Whole-genome regression and prediction methods applied to plant and animal breeding
Los Campos, G. De; Hickey, J.M. ; Pong-Wong, R. ; Daetwyler, H.D. ; Calus, M.P.L. - \ 2013
Genetics 193 (2013)2. - ISSN 0016-6731 - p. 327 - 345.
marker-assisted selection - quantitative trait locus - genetic-relationship information - single nucleotide polymorphisms - linear unbiased prediction - dense molecular markers - dairy-cattle - variable selection - reference population - beef-cattle
Genomic-enabled prediction is becoming increasingly important in animal and plant breeding, and is also receiving attention in human genetics. Deriving accurate predictions of complex traits requires implementing whole-genome regression (WGR) models where phenotypes are regressed on thousands of markers concurrently. Following the groundbreaking contribution of MEUWISSEN et al. (2001) several methods have been proposed and evaluated, and genome-enabled selection (GS) is being implemented in several plant and animal breeding programs. The list of methods is long, and the relationships between the available methods have not been fully addressed. In this article we provide an overview of available methods for implementing parametric WGR models, discuss selected topics which emerge in the application of these methods and present a general discussion of lessons learnt from simulation and empirical data analysis in the last decade
Selection properties of Type II maximum likelihood (empirical bayes) linear models with individual variance components for predictors
Jamil, T. ; Braak, C.J.F. ter - \ 2012
Pattern Recognition Letters 33 (2012)9. - ISSN 0167-8655 - p. 1205 - 1212.
gene-expression data - variable selection - elastic net - regression - regularization - shrinkage - chemometrics - networks - genome - lasso
Maximum Likelihood (ML) in the linear model overfits when the number of predictors (M) exceeds the number of objects (N). One of the possible solution is the Relevance vector machine (RVM) which is a form of automatic relevance detection and has gained popularity in the pattern recognition machine learning community by the famous textbook of Bishop (2006). RVM assigns individual precisions to weights of predictors which are then estimated by maximizing the marginal likelihood (type II ML or empirical Bayes). We investigated the selection properties of RVM both analytically and by experiments in a regression setting. We show analytically that RVM selects predictors when the absolute z-ratio (|least squares estimate|/standard error) exceeds 1 in the case of orthogonal predictors and, for M = 2, that this still holds true for correlated predictors when the other z-ratio is large. RVM selects the stronger of two highly correlated predictors. In experiments with real and simulated data, RVM is outcompeted by other popular regularization methods (LASSO and/or PLS) in terms of the prediction performance. We conclude that Type II ML is not the general answer in high dimensional prediction problems. In extensions of RVM to obtain stronger selection, improper priors (based on the inverse gamma family) have been assigned to the inverse precisions (variances) with parameters estimated by penalized marginal likelihood. We critically assess this approach and suggest a proper variance prior related to the Beta distribution which gives similar selection and shrinkage properties and allows a fully Bayesian treatment.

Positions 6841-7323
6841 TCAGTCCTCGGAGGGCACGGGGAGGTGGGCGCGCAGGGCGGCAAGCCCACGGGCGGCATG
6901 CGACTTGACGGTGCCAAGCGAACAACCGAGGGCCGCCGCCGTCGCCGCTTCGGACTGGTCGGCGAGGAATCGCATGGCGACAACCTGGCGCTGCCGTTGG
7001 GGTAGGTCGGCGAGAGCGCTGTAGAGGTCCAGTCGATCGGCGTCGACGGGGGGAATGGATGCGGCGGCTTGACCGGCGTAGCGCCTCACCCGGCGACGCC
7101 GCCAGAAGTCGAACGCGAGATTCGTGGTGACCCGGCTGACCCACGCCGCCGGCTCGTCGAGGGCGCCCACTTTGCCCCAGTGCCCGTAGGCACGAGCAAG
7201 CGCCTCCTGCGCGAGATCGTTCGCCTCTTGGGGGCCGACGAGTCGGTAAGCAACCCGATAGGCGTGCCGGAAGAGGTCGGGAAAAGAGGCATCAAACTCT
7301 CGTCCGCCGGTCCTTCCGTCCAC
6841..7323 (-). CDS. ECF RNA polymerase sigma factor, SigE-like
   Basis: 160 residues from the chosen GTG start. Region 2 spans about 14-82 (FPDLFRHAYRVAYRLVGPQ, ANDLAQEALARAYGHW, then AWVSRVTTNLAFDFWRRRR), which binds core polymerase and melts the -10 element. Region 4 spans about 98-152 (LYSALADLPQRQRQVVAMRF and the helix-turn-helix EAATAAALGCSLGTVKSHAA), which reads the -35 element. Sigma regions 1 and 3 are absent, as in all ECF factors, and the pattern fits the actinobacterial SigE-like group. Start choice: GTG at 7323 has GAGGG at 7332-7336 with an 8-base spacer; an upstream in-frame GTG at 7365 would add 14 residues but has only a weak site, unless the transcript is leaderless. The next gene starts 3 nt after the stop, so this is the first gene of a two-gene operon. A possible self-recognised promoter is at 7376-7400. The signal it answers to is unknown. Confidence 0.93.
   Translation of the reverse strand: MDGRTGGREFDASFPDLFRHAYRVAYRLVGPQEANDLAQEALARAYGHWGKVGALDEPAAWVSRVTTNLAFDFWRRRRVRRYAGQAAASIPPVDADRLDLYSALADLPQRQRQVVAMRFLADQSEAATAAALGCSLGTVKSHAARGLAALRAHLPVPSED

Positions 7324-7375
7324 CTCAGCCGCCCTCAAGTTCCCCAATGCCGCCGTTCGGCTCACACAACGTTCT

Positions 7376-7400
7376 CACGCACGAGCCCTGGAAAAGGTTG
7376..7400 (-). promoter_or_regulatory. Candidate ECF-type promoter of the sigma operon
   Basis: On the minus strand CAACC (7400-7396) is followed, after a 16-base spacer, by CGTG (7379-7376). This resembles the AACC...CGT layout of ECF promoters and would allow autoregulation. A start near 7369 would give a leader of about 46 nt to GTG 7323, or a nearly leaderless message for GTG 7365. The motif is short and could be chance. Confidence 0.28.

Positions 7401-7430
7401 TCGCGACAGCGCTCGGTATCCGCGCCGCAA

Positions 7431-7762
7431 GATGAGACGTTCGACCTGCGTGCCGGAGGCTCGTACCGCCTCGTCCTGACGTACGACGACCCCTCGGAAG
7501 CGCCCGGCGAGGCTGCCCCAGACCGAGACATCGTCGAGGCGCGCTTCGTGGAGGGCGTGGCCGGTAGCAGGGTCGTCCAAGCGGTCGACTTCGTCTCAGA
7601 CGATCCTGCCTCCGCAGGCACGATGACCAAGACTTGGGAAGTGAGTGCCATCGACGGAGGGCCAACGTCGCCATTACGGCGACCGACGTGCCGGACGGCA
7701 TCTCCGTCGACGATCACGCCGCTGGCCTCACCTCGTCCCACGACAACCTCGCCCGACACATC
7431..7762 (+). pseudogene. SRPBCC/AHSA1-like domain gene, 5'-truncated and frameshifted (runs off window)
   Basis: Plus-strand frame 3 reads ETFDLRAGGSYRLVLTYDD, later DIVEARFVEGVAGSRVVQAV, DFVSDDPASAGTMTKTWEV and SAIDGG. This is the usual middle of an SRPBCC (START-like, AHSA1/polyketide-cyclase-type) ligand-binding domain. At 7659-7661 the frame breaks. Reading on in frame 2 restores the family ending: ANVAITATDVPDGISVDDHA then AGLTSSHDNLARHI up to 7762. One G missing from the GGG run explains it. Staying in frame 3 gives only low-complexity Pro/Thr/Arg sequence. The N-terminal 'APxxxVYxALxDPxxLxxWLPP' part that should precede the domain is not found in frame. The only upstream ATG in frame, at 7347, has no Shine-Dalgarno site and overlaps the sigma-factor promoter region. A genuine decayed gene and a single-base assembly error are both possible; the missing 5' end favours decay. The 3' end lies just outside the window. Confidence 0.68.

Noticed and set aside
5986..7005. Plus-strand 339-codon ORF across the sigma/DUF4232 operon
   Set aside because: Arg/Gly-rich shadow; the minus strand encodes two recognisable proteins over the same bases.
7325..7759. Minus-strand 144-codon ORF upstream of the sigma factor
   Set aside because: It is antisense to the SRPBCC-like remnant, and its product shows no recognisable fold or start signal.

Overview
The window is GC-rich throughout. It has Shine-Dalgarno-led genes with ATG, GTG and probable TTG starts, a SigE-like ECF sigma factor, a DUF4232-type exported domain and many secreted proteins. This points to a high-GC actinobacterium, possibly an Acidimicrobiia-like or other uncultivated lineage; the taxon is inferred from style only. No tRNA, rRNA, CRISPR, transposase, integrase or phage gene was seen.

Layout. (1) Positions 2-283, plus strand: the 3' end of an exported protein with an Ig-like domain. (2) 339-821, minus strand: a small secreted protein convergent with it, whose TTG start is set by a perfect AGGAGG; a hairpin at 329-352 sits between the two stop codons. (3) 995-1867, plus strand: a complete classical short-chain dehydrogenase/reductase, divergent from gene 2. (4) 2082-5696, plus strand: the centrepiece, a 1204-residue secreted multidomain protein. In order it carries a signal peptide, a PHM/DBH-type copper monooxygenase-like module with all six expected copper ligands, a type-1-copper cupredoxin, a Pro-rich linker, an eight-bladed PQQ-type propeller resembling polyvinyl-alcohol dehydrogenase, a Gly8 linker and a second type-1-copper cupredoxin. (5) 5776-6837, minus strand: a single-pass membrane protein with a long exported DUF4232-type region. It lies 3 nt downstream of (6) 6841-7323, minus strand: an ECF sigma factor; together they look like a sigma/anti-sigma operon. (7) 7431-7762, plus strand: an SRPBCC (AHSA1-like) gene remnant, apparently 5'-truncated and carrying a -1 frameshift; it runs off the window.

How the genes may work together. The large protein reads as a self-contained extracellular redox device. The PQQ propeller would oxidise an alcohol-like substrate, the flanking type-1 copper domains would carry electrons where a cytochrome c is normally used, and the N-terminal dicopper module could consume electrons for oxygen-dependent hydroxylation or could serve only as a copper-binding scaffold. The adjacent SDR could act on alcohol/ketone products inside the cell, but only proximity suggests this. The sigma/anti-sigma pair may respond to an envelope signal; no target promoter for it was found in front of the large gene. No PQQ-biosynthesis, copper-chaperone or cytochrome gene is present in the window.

Canonical correlation analysis of multiple sensory directed metabolomics data blocks reveals corresponding parts between data blocs
Doeswijk, T.G. ; Hageman, J.A. ; Westerhuis, J.A. ; Tikunov, Y.M. ; Bovy, A.G. ; Eeuwijk, F.A. van - \ 2011
Chemometrics and Intelligent Laboratory Systems 107 (2011)2. - ISSN 0169-7439 - p. 371 - 376.
variable selection - component analysis - multiblock - quality - fusion - models - pls
Multiple analytical platforms are frequently used in metabolomics studies. The resulting multiple data blocks contain, in general, similar parts of information which can be disclosed by chemometric methods. The metabolites of interest, however, are usually just a minor part of the complete data block and are related to a response of interest such as quality traits. Concatenation of data matrices is frequently used to simultaneously analyze multiple data blocks. Two main problems may occur with this approach: 1) the number of variables becomes very large in relation to the number of observations which may deteriorate model performance, and 2) scaling issues between the data blocks need to be resolved. Therefore, a method is proposed that circumvents direct concatenation of two data matrices but does uncover the shared and distinct parts of the data sets in relation to quality traits. The relevant part of the data blocks with respect to the quality trait of interest is revealed by partial least squares regression on each of the data blocks. The score vectors of both models that are predictive for the quality trait are then used in a canonicalcorrelationanalysis. Highly correlating score vectors indicate parts of the data blocks that are closely related. By inspecting the relevant loading vectors, the metabolites of interest are revealed